The “state” of a system that is studied in quantum mechanics is not a property just of the system itself, but rather it is a summary of what is “known” about that system by a class of outside “observers” who do not interact with it in any way between “observations”. (The “observers” don’t actually have to be conscious; anything such as a measurement apparatus that could be changed in some macroscopic way by interaction with the system could play the same role, with the relevant change being identified as “knowledge” so long as different macroscopic states of the “observer” end up associated with different values of whatever property is being “observed”.)

This relative state changes whenever the observer learns something about the system – and when that happens the probabilities of all values other than the one observed become zero (while the value experienced by the observer becomes certain from the observer’s point of view). This change is sometimes called “collapse” – though it should be noted that the total of all the probabilities remains the same, so it might be better to think of the probability distribution being collapsed “sideways” onto the observed value rather than “down” to zero everywhere.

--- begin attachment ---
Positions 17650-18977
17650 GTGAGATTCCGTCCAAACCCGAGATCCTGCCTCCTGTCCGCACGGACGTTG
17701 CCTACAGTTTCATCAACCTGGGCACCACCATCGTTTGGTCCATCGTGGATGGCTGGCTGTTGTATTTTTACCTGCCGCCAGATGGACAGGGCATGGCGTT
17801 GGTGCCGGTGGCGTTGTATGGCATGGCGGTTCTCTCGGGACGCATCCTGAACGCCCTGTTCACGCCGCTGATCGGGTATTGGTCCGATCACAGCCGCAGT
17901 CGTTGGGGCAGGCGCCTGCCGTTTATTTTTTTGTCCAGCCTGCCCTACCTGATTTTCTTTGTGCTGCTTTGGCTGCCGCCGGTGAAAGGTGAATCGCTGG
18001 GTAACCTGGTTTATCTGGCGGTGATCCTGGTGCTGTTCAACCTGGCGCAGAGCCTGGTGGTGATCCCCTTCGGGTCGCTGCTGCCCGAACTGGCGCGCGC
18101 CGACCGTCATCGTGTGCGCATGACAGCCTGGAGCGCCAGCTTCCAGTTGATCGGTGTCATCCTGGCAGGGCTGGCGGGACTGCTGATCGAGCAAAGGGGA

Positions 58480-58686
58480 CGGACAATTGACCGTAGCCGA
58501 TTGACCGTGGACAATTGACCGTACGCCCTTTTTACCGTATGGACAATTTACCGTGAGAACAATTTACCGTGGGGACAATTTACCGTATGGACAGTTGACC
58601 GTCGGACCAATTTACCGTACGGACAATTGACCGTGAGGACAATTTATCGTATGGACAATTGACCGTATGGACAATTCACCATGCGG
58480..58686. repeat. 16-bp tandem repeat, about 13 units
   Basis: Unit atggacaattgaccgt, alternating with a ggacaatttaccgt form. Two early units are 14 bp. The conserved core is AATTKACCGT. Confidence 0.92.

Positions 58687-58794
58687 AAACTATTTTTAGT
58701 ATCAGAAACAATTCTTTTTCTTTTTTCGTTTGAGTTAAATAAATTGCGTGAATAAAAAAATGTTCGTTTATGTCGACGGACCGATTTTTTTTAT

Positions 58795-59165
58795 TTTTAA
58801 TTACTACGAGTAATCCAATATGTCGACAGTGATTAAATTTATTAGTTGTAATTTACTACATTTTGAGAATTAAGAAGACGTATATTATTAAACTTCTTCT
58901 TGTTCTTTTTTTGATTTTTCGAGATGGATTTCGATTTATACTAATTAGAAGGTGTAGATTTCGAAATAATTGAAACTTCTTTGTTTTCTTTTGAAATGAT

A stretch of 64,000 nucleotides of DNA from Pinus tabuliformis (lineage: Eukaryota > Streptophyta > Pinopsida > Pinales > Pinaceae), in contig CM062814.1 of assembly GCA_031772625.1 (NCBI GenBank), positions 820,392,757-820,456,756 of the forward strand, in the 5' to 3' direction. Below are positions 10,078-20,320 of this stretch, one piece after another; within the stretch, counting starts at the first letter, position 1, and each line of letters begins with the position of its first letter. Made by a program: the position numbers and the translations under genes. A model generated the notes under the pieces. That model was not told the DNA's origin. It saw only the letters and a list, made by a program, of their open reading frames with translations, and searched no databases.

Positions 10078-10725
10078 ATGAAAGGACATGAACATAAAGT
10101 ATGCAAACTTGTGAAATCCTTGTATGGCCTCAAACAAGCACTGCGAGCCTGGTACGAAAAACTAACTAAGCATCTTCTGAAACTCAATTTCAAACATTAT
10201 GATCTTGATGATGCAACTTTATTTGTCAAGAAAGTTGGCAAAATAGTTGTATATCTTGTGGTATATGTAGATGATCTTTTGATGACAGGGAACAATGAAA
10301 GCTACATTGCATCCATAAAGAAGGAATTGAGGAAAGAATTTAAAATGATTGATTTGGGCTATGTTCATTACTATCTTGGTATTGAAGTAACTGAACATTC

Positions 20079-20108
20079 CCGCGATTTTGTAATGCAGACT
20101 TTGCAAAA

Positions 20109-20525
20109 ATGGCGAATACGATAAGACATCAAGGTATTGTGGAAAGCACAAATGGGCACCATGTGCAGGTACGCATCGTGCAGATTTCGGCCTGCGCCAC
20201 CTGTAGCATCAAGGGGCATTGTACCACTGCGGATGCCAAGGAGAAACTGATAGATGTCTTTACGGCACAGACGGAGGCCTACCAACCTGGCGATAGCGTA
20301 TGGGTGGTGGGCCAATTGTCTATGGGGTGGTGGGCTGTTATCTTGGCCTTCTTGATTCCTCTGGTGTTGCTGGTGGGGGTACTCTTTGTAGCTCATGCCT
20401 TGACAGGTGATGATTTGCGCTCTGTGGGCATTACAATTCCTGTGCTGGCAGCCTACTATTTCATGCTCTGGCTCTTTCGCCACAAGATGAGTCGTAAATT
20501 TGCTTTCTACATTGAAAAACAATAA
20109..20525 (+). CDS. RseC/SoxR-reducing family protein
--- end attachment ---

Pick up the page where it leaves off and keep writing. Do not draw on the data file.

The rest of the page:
As an example, consider the case of an electron that has just passed through a selector that ensures that its spin in the z-direction is positive (let’s call this “up”). If we think of the spin of the electron as a system in its own right and if we can control the path of the electron without interacting with its spin, then we can represent (what we know about) the spin by a quantum state, and it turns out that if we know the spin is up then we cannot assign any particular value (say left or right) to any horizontal component. All we can say is that if we pass many such electrons through another vertical spin selector they will all measure spin up, but if we measure in any horizontal direction we’ll get positive and negative results with probability 1/2 each. BUT (and here’s the “collapse”) if, on doing that horizontal measurement, we observe spin (say) left, then when we subsequently measure the same horizontal spin we’ll get the same result with certainty and the probability of seeing right will have gone down to zero (while if we go back to measuring the vertical component it will now have equal chances of being up or down – which is another reason for not liking the “collapse” language since what collapses one distribution has spread out another, and in particular has raised the chance of seeing down next time from 0 to 1/2).

Note: Jonathan Joss makes a similar objection to the word “collapse” and suggests that it be called a “rotation” of the state vector (but of course in the relevant Hilbert space rather than physical space).

Source: *(1001) Alan Cooper’s answer to Can you give some examples where an object’s state changes due to its being observed by an outside observer (observation collapsing wave functions)? – Quora*